Neighborhood Pulls a Swift One On Klyde Warren Project, Delay Until August
When you look at the crowds at Klyde Warren Park, they're not all being driven there by their chauffeurs and sitting around with oxygen bottles between their knees.
Oh, I do so love it when the little people pull a swiftie on the big shots. Yesterday, just shy of the deadline, a neighborhood group ducked into the city planning department and posted a $150 fee to postpone the Trammell Crow zoning case next to Klyde Warren Park.
I told you about this deal last week. It’s a huge bejesus mega-politan fandango development that will have every bell, whistle and lollipop known to man, including some high … up high! … high-end residential. Trammell Crow Company wants the plan commission to change the law so they can make it even more huge than the law allows already. They were very worried last week about a proposal by a single plan commission member to get them to include a few, just a few affordable units in exchange for the hugeness.
As an entire room full of glowering high-priced lawyers looked on, a 13-2 majority of the plan commission sliced, diced and slammed the affordable idea. It was brutal.
Then the strategy was to hustle the case forward as quickly as possible to the city council for its approval, shooting for a June 17 council meeting before new members elected in the June 13 council run-off could be seated. Get it done, get it down!
But the high-priced lawyers maybe didn’t read the fine print. Any adjacent neighborhood group can ask for a delay, and one of them did at the very last minute yesterday, before the deadline for a delay (by an hour and a half) but after anybody could go around to the group’s members and mess with them about it.
So what does that mean? Well, for one thing, Dear Reader, it means you and I now have until August, when the council returns from its summer hiatus, to talk about affordable housing. And who, by the way, do you think is included in that definition in Dallas?
The Dallas concept of affordable housing has always ,looked more or less like this.
The Ridley plan would call on the city to negotiate with developers seeking a special break on their zoning, asking them to include a certain percentage of units at rents affordable to people whose incomes are at 80 percent of median income for the area.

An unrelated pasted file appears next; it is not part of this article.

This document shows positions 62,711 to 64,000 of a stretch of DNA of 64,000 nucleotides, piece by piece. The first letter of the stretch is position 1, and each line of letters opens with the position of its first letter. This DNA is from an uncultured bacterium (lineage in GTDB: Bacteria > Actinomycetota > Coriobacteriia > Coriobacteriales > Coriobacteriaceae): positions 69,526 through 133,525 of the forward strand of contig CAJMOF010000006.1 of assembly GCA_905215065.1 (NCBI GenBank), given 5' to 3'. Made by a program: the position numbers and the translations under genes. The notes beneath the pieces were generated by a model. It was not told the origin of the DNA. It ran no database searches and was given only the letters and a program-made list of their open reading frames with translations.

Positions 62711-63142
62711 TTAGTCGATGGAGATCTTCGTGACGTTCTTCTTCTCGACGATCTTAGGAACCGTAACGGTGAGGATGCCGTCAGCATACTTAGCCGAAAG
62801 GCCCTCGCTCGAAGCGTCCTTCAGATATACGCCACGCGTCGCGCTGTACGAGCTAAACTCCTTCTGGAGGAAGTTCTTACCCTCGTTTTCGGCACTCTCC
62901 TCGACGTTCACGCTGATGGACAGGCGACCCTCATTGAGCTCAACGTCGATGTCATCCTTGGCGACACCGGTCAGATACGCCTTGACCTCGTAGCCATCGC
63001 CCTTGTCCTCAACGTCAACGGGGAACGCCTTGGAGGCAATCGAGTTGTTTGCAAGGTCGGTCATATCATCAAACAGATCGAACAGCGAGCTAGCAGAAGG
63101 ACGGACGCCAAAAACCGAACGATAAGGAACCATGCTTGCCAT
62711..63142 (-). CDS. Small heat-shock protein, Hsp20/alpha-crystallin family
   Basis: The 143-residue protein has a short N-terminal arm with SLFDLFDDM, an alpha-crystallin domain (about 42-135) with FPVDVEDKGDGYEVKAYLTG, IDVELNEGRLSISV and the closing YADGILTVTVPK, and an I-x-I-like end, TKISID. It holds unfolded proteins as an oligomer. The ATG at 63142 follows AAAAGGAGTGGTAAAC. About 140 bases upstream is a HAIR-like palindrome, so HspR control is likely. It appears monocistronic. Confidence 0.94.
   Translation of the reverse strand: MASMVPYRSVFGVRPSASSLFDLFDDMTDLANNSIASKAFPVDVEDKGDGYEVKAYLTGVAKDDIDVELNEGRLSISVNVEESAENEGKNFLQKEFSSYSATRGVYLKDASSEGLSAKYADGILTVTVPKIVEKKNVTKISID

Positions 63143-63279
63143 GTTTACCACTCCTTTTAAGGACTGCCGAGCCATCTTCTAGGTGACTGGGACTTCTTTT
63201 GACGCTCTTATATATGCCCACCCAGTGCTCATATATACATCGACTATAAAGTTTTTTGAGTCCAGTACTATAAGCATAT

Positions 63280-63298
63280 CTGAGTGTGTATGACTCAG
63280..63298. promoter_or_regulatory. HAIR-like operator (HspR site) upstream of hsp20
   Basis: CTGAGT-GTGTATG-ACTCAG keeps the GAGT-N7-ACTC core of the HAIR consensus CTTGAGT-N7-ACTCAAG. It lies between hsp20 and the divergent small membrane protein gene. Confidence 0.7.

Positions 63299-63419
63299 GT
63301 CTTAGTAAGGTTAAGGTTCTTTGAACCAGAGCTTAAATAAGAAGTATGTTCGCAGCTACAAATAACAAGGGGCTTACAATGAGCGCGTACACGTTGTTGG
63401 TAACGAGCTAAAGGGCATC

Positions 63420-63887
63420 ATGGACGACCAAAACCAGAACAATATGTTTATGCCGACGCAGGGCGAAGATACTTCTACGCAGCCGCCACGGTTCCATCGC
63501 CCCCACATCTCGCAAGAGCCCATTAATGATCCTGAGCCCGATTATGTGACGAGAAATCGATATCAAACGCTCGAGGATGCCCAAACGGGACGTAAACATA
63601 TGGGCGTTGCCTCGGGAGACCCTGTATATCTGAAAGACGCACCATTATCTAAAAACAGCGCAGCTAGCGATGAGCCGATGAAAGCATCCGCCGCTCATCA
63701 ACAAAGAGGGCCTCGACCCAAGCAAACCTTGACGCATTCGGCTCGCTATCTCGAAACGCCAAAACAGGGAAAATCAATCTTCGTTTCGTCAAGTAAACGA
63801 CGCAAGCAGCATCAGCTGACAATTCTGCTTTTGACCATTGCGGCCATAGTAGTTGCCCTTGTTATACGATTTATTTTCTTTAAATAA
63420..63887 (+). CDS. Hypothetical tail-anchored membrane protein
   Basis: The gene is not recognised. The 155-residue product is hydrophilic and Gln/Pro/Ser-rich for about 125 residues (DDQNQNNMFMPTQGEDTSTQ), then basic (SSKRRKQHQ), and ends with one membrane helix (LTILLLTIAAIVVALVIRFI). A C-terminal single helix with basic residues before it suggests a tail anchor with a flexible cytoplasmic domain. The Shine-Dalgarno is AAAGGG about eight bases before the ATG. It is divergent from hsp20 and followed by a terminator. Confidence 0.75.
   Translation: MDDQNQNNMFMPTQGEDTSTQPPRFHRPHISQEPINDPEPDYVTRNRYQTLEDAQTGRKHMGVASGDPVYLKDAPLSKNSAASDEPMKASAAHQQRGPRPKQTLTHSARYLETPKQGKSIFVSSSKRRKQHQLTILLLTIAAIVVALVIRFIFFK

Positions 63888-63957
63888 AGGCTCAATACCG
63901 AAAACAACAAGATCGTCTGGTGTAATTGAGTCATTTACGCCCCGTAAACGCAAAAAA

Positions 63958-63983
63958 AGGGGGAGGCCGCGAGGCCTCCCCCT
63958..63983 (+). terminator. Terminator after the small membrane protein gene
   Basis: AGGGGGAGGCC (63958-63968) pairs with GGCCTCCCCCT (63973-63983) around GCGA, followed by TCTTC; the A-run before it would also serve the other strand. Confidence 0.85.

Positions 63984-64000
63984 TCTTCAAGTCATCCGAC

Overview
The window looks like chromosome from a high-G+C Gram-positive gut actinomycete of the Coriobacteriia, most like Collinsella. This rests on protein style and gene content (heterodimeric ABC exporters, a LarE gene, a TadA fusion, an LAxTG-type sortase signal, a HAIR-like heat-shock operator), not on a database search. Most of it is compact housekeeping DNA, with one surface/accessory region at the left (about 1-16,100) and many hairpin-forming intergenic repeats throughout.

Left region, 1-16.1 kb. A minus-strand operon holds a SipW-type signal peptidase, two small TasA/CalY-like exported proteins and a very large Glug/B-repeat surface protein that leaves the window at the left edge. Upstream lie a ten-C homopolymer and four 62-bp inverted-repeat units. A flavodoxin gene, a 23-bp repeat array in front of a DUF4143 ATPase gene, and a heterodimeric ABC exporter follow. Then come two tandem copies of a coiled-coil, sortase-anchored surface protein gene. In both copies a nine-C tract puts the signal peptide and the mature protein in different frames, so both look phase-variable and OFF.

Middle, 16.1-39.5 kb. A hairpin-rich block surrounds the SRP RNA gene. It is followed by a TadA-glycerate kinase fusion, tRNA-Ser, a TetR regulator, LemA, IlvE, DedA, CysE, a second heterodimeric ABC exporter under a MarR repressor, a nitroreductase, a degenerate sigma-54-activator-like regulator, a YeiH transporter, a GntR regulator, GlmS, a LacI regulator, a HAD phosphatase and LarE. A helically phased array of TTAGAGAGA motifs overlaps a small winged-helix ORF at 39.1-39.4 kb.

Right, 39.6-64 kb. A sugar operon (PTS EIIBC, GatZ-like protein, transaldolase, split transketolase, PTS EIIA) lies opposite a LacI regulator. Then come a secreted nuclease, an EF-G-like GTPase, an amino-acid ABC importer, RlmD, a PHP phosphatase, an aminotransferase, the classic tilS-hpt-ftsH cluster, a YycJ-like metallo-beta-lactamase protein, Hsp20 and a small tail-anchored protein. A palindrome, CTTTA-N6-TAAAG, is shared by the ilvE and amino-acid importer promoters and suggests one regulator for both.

To figure that, everybody uses definitions and parameters published by HUD (The U.S. department of Housing and Urban development). According to the latest HUD guidelines, you are that person, at 80 percent of median income in Dallas, if you are single and make less than $39,450.
Almost forty grand. It’s not the Russian Revolution, is it? Nobody’s asking Trammell Crow to turn their project into the People’s Housing and Goat Farm Collective. Ridley found that cities like New York do this because it’s actually good for the economy and good for street life. On a great weekend at Klyde Warren, for example, how much of the crowd is made up of elderly rich people?
I discussed this last week with City Council Member Philip Kingston, who appointed Ridley to the plan commission. He pointed out that this is never a gun to anybody’s head. There is nothing compulsory about it. It doesn’t even come up unless a developer goes to City Hall and asks for a special break on zoning over and above what the law provides for everybody else.
Then the idea is: we do something for you, you do something for us. We give you zoning. You give us affordable. What’s so terrible? And what is the alternative? We do something for you, and then we do something else for you, and then we get zip?
If the city can use its zoning power to benefit developers, why can’t it use it to benefit diversity including a ton of young people working their way along in the world?
So now we have until August to talk about it. Maybe a new city council will appoint new city plan commission members who won’t squeak, leak and take a dive every time they see a roomful of rich lawyers staring daggers at them.
I love this last-minute maneuver with the delay, because it’s just a great gypsy take-down, and …what can I tell you? I love gypsy take-downs. But it’s also a serious opportunity to discuss a serious issue – rents. Rents so high they’re running people the hell out of Dodge. Now we’ve got something to talk about this summer.
Ridley’s proposal is below, and below that the Trammell Crow proposal, which, by the way, looks pretty cool. I would like to live there, but only if I can keep my goats.
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